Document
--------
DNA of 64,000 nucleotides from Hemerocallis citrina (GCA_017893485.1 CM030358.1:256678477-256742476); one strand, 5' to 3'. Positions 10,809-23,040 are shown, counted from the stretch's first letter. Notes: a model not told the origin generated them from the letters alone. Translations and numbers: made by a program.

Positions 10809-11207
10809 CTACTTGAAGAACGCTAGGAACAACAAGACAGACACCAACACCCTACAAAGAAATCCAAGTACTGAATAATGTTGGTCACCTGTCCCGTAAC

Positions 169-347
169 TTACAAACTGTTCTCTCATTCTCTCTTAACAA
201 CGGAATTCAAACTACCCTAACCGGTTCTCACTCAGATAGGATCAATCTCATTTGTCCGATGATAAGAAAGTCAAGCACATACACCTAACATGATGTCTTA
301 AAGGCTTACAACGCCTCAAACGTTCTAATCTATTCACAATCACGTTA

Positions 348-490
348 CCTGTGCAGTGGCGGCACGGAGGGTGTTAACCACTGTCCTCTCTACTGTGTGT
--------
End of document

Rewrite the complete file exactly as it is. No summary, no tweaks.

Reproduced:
DNA of 64,000 nucleotides from Hemerocallis citrina (GCA_017893485.1 CM030358.1:256678477-256742476); one strand, 5' to 3'. Positions 10,809-23,040 are shown, counted from the stretch's first letter. Notes: a model not told the origin generated them from the letters alone. Translations and numbers: made by a program.

Positions 10809-11207
10809 CTACTTGAAGAACGCTAGGAACAACAAGACAGACACCAACACCCTACAAAGAAATCCAAGTACTGAATAATGTTGGTCACCTGTCCCGTAAC

Positions 169-347
169 TTACAAACTGTTCTCTCATTCTCTCTTAACAA
201 CGGAATTCAAACTACCCTAACCGGTTCTCACTCAGATAGGATCAATCTCATTTGTCCGATGATAAGAAAGTCAAGCACATACACCTAACATGATGTCTTA
301 AAGGCTTACAACGCCTCAAACGTTCTAATCTATTCACAATCACGTTA

Positions 348-490
348 CCTGTGCAGTGGCGGCACGGAGGGTGTTAACCACTGTCCTCTCTACTGTGTGT